It was the end of a long and tiring day and I had already begun the trek back to my car. By 4:00 in the afternoon, much of the trail along the creek was in the shade. Periodically, though, I would pass patches of sunlit vegetation and I stopped to explore them, knowing that many dragonflies like to bask in the sunlight. I was searching one such spot when my eyes detected a dragonfly in flight. I was able to track the dragonfly in the air and to see it land. The male Stream Cruiser (shown in the second photo below) perched at an odd angle on some low-hanging vegetation, but I managed to get a shot of it before it took off again.

I decided to stay in that spot and wait and after a while another dragonfly flew by, landing this time much higher in the vegetation. Initially I thought that it might be the same dragonfly that I had already photographed, but when I got closer, I could see that the second one (shown in the first photo below) was a female. The female Stream Cruiser chose to perch about chest-high, so I was able to get a much better angle for this shot than for the first one and compose the image more carefully.

This experience is a good reminder for me to stay alert at all times when I have my camera in my hands until I am actually back to my car. I had not even been thinking of Stream Cruisers, a species that I have seen only a couple of times previously, when I decided to make this trip. However, I was ready when this opportunity unexpectedly presented itself to me.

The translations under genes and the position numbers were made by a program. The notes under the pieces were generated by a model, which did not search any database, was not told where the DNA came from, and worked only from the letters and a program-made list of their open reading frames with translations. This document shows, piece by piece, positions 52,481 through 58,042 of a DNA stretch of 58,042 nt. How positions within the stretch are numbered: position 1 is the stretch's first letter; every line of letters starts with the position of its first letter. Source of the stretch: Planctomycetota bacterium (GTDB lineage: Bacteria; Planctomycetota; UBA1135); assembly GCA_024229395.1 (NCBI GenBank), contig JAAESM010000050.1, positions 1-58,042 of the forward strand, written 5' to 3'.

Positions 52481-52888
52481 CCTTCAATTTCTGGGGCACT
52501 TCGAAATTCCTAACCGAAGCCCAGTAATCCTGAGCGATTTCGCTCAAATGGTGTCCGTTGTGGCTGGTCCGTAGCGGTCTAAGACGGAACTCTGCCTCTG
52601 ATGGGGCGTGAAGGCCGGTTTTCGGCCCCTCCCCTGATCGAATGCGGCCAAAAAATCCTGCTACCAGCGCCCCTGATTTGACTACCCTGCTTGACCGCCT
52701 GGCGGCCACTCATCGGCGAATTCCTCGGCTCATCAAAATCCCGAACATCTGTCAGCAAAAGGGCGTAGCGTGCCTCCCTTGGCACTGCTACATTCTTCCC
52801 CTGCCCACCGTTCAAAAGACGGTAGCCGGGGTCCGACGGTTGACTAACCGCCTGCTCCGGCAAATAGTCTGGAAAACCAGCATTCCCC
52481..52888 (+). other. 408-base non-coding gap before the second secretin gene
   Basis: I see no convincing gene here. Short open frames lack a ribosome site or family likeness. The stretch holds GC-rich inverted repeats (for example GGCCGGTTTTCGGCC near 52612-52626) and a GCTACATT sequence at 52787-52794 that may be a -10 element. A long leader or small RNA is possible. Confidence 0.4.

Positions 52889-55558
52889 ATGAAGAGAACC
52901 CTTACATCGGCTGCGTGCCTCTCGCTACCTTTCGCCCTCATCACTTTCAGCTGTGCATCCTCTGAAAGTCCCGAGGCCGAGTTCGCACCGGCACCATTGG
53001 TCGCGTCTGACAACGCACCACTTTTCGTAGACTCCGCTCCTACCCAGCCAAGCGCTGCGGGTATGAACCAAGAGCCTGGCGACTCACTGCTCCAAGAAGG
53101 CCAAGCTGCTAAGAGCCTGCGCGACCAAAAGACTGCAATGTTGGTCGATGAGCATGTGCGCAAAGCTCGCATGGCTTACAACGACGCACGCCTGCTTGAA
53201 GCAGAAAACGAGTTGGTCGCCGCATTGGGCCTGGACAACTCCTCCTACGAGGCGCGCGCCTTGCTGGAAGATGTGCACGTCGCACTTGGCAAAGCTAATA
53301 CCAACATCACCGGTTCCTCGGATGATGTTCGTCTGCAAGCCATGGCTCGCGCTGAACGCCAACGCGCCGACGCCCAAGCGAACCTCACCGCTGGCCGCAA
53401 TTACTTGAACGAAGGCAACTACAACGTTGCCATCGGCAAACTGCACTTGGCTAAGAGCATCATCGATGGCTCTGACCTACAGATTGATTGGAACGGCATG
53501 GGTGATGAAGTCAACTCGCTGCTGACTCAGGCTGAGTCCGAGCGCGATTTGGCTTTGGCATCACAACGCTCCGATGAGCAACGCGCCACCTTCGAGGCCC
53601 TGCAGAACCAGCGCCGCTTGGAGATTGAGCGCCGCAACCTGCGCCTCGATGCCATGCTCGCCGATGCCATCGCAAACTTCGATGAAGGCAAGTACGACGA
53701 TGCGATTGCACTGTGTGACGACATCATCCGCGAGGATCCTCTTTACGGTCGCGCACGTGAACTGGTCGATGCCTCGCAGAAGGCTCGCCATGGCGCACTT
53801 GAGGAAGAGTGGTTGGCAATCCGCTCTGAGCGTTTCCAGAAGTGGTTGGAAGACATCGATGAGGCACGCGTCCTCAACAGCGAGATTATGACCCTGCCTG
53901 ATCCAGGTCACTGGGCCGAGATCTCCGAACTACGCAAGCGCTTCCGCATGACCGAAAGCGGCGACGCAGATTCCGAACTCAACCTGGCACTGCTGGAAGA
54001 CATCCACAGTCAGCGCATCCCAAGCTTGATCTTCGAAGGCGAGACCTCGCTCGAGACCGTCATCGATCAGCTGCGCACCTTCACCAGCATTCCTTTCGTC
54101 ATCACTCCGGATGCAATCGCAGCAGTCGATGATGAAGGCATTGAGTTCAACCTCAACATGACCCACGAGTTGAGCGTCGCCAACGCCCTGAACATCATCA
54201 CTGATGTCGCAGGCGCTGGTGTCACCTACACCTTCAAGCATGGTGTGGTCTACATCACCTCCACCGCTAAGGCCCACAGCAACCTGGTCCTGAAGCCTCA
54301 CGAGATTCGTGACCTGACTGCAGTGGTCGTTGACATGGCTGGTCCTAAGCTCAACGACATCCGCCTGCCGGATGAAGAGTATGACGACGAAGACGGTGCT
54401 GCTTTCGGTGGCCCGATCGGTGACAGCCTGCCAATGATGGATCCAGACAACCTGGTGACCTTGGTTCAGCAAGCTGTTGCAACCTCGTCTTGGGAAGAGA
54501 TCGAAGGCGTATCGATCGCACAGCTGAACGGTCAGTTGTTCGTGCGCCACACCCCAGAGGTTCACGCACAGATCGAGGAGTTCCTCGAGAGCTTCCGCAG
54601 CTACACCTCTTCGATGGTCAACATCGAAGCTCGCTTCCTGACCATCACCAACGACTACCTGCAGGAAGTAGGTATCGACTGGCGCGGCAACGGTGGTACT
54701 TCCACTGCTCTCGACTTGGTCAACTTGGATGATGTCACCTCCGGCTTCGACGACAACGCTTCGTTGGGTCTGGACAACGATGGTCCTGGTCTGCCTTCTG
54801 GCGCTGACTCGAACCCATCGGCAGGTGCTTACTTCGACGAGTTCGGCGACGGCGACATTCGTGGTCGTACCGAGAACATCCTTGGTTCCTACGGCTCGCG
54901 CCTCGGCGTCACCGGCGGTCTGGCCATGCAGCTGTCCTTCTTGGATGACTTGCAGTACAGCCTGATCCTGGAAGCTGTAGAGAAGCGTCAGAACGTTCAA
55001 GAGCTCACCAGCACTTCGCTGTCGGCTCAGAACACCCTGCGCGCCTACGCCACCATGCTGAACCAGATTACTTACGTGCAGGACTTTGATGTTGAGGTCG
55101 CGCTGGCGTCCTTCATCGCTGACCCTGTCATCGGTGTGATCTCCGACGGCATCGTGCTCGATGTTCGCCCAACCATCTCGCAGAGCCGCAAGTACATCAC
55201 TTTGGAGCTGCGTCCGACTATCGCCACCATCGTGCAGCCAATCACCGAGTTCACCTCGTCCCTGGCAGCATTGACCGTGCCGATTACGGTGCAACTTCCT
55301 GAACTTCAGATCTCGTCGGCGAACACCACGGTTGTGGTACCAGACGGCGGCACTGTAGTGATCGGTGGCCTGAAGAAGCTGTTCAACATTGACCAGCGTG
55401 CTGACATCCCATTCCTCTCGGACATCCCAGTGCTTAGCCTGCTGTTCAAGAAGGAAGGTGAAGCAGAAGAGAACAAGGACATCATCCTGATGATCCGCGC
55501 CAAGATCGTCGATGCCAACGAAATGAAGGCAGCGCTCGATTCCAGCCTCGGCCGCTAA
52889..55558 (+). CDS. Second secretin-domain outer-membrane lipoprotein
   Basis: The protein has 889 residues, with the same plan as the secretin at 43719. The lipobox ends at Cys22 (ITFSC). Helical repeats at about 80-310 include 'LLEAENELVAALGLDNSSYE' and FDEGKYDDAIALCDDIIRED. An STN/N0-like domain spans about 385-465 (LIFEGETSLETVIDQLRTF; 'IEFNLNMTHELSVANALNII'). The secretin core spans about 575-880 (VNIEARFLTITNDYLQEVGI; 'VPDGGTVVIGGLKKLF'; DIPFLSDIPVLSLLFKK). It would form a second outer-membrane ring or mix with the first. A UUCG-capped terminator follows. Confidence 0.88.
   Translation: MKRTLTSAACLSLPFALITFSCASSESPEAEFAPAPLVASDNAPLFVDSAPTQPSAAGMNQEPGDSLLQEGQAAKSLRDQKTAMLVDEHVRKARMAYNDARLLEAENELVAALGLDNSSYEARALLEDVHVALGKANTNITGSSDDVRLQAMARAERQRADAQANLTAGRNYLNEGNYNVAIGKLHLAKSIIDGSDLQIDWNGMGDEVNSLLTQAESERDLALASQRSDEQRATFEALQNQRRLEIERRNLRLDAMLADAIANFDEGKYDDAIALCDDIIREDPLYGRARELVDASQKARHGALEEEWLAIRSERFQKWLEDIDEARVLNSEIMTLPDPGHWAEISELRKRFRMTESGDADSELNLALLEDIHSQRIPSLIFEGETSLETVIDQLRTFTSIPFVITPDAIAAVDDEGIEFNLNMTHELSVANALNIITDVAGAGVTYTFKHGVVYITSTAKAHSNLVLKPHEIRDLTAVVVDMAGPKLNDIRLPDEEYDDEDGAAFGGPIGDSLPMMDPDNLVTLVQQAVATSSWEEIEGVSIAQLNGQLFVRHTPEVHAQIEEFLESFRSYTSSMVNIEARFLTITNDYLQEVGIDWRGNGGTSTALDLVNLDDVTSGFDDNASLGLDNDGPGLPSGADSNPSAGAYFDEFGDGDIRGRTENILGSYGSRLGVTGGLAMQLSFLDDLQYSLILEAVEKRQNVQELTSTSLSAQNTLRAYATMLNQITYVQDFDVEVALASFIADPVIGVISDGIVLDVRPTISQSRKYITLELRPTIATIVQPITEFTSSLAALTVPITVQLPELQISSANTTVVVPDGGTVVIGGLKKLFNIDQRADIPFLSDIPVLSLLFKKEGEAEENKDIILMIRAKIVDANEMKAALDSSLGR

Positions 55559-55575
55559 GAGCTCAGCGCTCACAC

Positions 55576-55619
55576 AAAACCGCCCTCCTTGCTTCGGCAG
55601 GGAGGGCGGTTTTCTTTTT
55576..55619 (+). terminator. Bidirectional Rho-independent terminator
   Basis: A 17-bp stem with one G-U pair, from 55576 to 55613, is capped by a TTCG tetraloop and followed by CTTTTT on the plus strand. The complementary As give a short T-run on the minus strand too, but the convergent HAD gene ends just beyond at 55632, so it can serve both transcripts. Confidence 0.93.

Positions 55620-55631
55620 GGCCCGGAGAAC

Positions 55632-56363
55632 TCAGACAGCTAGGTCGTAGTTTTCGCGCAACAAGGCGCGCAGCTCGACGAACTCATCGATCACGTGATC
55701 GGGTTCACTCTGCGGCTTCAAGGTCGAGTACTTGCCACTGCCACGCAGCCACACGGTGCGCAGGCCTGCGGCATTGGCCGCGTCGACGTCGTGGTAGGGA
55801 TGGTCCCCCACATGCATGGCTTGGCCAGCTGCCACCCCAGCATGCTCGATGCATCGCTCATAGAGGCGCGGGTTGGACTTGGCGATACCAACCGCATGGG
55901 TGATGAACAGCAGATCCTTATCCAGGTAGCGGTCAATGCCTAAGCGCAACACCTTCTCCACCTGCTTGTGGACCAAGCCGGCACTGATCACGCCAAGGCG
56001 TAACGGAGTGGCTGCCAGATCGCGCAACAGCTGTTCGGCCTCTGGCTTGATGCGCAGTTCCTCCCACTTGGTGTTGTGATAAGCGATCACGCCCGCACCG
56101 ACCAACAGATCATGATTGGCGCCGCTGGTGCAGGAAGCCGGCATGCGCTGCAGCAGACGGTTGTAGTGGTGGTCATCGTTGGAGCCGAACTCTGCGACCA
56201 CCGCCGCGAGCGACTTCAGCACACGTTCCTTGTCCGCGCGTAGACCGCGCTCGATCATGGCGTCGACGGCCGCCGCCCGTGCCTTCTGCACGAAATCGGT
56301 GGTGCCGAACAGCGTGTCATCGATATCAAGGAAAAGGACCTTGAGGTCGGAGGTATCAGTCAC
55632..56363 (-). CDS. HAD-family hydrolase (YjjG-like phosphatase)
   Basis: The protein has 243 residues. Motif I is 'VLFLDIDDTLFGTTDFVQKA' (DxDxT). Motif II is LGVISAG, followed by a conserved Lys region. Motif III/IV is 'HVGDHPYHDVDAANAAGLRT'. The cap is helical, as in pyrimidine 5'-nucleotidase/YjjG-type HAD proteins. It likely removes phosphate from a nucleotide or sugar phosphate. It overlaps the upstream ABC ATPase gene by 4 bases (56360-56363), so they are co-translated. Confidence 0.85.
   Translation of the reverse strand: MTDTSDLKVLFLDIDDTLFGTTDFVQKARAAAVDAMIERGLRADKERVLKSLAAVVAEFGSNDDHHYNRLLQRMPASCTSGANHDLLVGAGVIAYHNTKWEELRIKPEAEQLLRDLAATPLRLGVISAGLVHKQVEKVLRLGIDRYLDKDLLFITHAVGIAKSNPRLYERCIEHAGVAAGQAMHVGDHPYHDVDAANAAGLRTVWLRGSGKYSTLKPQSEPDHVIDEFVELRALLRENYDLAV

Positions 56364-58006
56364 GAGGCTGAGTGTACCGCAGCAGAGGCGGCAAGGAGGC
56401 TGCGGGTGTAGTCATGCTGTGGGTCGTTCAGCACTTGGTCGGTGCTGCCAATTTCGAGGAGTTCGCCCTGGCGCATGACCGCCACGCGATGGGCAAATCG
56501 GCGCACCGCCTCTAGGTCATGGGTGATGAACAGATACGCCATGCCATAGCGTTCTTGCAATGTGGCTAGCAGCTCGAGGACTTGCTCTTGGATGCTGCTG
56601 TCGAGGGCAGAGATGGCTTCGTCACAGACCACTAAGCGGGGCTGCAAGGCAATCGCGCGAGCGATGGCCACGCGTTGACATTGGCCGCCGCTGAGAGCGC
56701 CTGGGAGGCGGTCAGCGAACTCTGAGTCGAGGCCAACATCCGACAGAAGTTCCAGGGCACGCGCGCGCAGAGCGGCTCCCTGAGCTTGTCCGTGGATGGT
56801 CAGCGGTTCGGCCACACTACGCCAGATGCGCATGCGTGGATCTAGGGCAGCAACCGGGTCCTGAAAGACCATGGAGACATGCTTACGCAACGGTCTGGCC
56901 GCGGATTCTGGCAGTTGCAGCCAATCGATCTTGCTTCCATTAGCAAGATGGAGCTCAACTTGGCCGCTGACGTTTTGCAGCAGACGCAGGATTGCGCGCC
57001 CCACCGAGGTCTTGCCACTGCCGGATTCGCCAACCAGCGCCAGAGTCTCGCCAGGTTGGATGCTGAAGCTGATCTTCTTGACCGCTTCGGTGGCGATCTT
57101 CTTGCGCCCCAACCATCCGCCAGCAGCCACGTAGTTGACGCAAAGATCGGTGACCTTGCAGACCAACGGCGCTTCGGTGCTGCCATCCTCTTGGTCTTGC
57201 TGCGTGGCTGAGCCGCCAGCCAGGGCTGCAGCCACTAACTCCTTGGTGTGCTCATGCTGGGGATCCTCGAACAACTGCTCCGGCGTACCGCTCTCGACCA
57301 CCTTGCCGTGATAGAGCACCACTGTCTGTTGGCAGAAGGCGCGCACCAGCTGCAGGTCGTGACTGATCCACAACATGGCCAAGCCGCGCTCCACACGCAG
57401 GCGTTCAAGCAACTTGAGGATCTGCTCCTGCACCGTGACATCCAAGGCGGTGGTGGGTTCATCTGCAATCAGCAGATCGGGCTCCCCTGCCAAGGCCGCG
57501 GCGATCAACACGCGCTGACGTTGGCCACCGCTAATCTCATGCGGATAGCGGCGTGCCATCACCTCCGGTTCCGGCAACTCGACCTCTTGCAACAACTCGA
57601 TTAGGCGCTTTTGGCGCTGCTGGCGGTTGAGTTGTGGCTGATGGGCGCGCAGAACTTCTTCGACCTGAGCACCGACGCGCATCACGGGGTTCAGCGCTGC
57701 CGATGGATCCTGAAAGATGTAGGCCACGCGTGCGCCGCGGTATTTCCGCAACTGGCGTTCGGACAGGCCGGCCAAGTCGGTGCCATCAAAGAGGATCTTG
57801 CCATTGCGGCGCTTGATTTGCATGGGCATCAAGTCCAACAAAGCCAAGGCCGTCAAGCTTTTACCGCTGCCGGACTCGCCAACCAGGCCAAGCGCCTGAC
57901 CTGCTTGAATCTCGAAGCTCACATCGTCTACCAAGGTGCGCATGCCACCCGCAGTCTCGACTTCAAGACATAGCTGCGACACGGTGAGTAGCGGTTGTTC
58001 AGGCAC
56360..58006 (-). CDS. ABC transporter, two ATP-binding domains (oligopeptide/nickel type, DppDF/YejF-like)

I cringe a little sometimes when well-meaning folks see my photos and say, “You are so lucky.” Yes, I have more than my share of good fortune, but it often takes hours and hours of effort for a decisive moment to arrive and even then I have to be quick enough and skillful enough to get a shot. Rather than going to the trouble to explain all of that, though, I will usually nod my head and agree that I was lucky to get my shots.

 

Stream Cruiser

Stream Cruiser

© Michael Q. Powell. All rights reserved.

 

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I was really excited yesterday to spot some Pink Lady’s Slippers (Cypripedium acaule), a type of wild orchid, while exploring in Prince William County, Virginia. I was hunting for dragonflies adjacent to a hiking trail when two young ladies with a large dog came walking in my direction. I moved further back into the vegetation to increase our distance. One of the young ladies, noticing my camera, asked me if I was interested in photographing some “rare kind of orchids” and gave me some rather general directions for a place a couple of miles down the trail.